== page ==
It’s EXACTLY the same with twitter. You need only follow people you find of interest. If someone you are following posts stuff you think is ‘rubbish’, uninteresting or “pointless babble” you simply stop following them. This is even better than changing channels as if you stop following someone you need never see any of their rubbish ever again.

So, with that out of the way I hope I’ve resolved any concern you might have had about the content you can find on twitter. Yes, there are plenty of shopping and music channels. However I never watch them and you don’t need to do so either.

I’ll explain a simple way in which you can start up on twitter very shortly.

Plenty of other misconceptions surround twitter so I’ll also be posting more on this subject. In the meantime please add your own comments below re twitter misconceptions of which you’re aware.


Advising your most important client

Hopefully you know who is your most important client. You can apply your own criteria to decide of course.  You might choose the one who pays you the most fees year in and year out, or the one who constantly refers wonderful new clients to you; or it might be a close family member!

You probably provide plenty of advice to your most important client. If you’re not advising them, the chances are that they take advice from someone else. This could be someone else in their business or another professional adviser. Few successful business people can do everything without involving any third party advisers.

But what if I put quote marks around the word ‘client’?

Who advises YOU and YOUR business? Most accountants do this for themselves – of a fashion anyway. And yes, whilst I can provide mentoring and non-exec style support for practices, that’s not what I’m getting at here.

What if YOU treated yourself or your practice as if YOU were your own most important ‘client’?

I know that time spent on your practice isn’t ‘billable time’ as such – it’s arguably MORE important. If your business fails then there will be no billable time at all!

Can you ensure that someone spends as much time running, reviewing and strategising for the firm as would be spent with any other important client.  Is it really sufficient to allow your most important client to be serviced by simply allocating the odd spare moments that you find between ‘real’ work, at the end of the day or at weekends? Is this any way to ensure that your most important client gets the advice and support YOU deserve?

Accountants tend not to focus on their own business as it’s not felt to be a billable client. But, in reality it’s far more important than any  single client. Don’t we all plan to spend a reasonable amount of time with our most important clients each year??


Networking strategy – plan your follow up beforehand

My friend Andy Lopata is a networking strategy consultant.   I’m not sure that anyone else looks at networking in quite such a scientific way. He talks about the strategy you adopt as in who you choose to network with and how you can ensure that you get maximum benefit from your networking. This is crucially a function of the extent to which you follow up, but there’s a great deal more to it than that.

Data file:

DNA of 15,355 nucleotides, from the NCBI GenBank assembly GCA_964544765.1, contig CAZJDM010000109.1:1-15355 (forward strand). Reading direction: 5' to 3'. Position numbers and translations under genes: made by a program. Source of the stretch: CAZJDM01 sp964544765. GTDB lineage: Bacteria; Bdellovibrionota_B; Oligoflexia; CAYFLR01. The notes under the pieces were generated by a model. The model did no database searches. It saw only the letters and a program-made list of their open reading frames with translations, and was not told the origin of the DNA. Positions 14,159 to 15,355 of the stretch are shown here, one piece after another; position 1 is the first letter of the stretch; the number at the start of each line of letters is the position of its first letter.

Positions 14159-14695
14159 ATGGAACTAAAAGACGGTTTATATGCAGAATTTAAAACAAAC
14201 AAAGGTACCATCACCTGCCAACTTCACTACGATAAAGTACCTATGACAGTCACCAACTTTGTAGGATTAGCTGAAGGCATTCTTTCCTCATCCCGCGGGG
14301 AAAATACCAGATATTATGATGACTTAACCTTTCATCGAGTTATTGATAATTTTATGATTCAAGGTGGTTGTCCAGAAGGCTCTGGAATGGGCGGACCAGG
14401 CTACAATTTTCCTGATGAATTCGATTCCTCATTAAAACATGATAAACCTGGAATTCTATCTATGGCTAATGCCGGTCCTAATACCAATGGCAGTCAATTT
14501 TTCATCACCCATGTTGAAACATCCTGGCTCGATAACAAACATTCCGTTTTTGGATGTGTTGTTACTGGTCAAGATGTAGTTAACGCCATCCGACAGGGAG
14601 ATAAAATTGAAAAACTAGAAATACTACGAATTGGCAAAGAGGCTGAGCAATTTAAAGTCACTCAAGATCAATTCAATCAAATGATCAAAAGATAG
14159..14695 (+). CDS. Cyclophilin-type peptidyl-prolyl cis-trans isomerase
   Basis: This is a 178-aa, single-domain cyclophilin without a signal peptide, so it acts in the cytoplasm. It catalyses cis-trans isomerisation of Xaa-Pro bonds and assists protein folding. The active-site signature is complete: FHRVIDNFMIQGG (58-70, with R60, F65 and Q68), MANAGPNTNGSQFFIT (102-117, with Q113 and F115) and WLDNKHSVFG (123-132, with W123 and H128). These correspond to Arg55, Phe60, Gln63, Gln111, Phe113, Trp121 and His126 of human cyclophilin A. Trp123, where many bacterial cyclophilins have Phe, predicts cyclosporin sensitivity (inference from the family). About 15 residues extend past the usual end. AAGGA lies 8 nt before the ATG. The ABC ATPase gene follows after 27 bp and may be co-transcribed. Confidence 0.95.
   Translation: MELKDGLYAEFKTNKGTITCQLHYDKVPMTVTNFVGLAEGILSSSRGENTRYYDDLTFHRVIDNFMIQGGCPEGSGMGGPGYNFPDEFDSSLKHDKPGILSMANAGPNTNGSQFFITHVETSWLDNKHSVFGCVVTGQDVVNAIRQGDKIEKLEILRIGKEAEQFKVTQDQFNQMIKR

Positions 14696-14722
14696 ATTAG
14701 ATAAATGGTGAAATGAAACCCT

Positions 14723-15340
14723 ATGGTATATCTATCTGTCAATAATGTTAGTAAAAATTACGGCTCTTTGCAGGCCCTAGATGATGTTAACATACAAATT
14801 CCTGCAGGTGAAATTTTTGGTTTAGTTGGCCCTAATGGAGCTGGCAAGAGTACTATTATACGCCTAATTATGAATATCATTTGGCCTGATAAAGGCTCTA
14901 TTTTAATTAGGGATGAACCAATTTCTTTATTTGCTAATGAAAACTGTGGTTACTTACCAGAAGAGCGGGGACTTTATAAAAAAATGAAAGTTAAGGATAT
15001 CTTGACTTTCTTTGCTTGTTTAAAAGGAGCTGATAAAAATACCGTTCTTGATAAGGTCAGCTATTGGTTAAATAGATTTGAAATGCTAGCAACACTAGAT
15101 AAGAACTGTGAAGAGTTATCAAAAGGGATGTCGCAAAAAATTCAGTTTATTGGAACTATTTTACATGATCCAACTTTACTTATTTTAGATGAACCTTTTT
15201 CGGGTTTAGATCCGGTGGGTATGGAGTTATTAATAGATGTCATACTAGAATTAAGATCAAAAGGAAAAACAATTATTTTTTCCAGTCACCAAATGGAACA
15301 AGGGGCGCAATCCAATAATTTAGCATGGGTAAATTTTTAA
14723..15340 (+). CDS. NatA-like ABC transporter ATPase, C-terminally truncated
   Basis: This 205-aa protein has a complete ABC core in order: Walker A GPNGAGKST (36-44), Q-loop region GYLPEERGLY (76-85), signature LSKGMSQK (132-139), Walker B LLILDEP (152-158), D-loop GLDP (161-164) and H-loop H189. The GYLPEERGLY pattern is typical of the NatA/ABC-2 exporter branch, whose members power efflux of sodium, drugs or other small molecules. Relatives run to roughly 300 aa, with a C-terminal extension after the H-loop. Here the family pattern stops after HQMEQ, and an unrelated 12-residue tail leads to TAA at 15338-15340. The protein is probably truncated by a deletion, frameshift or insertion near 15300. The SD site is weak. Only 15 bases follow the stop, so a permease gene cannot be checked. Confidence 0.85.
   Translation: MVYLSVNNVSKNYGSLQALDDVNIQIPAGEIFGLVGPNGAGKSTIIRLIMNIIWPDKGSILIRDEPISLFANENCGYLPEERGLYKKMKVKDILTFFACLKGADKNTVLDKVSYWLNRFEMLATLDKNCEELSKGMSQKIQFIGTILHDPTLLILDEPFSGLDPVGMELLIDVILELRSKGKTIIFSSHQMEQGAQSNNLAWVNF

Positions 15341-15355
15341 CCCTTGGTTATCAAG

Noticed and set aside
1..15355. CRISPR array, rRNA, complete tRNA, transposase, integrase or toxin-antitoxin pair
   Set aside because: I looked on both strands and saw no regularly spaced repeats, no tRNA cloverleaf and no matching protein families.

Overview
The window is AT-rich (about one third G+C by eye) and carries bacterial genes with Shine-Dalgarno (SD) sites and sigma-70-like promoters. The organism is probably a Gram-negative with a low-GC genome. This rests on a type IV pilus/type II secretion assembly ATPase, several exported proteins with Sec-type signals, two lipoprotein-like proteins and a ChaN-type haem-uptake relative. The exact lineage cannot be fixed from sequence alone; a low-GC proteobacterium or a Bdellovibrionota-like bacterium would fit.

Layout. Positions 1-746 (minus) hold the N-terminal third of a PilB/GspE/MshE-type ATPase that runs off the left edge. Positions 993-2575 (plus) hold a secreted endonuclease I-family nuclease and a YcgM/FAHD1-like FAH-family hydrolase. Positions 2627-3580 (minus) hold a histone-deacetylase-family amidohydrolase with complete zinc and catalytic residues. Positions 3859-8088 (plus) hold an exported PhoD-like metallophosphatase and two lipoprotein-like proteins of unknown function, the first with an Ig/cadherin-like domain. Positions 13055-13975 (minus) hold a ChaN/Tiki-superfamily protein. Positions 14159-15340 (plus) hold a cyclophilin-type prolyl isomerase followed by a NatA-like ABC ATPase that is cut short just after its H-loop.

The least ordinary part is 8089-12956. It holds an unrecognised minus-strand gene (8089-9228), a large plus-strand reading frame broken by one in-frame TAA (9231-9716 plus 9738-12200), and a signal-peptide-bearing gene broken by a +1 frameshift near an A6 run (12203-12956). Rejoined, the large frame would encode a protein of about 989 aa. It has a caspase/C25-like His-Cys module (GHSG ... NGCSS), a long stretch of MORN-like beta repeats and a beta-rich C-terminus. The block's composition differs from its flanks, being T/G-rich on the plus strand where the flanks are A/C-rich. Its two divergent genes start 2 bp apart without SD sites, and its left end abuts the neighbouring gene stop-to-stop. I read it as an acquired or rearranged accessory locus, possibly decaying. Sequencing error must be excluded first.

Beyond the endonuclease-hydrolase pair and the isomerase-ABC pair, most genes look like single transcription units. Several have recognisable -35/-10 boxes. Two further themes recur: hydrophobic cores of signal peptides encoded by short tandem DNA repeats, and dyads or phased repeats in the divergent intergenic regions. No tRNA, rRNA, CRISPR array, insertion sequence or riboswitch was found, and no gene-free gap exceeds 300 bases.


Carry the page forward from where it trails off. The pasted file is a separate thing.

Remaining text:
Talking to Andy recently I was reminded of an earlier posting on this blog in which I referred to old colleague of mine who would go to lunch or have coffee with anyone, any time. He suffered from what I called the ‘you never know’ syndrome.  He thought that it was worth attending all and any networking functions and lunches as ‘you never know’ when or where the next piece of work would come from. If time were unlimited this might not be a bad ploy.

In practice we need to either be more discerning or to maximise the prospect of getting value from the ‘you never know’ meetings we fix up. So how can we do that?

There are two basic ways:

1. Pre-qualify

This effectively involves gathering a little info so as to enable you to pre-judge the person. If you value your time and/or you’ve plenty of work flows then you can afford to limit yourself to meeting up with people who fit certain criteria. These will vary depending upon your business and your service offerings.

2. Effective follow-up

My old colleague did very little by way of follow up so as to build on or develop new contacts. he sent an immediate thank you note but beyond that, not a lot. At best the business cards he collected were added to the firm’s marketing database. So his new contacts received newsletters and ‘Budget’ booklets each year. I doubt this is the most effective way to keep in touch (and have explained my reasons on the TaxBuzz blog: Overnight Budget commentaries – what’s the point?).

To improve the value of such encounters I have suggested that it’s important to follow up.  And when is the best time to do that? Well, you need to start BEFORE your first meeting and you also need to do it DURING the meeting. That way you can do it most effectively AFTER the meeting.

Before the meeting, check that you know what booklets, newsletters, info sheets, leaflets and freebies you (or your firm) produce and which might be of interest to the person you are meeting. If you don’t have any such things you may want to spend a few minutes, perhaps even on your way to the meeting, thinking about how you followed up on the last meeting you had with a similar contact (eg: another solicitor, IFA, banker or whatever).
During the meeting, listen to what your new contact is talking about and try to find a relevant time to indicate that you have something in the office that you think they will find of interest. Promise to send it to them when you get back to the office. It isn’t critical to identify what it is you will send them and you will rarely be asked either!
After the meeting, follow through on your promise. Don’t just send a bland ‘thank you for lunch’ note. Fulfil the commitment you made. Evidence your trustworthiness.

Keep track and make a note to follow up AGAIN a few weeks later. Send something else, even if it’s just a link to a website item or blog entry that you have seen and which you thought they might appreciate as it relates in some way to your conversation at the meeting. (You did make a note of those key topics on the back of their business card so you could remember this didn’t you?)

This approach to Follow Up will repay dividends and make those ‘you never know’ lunches, coffees and meetings far more likely to generate some valuable follow up for you.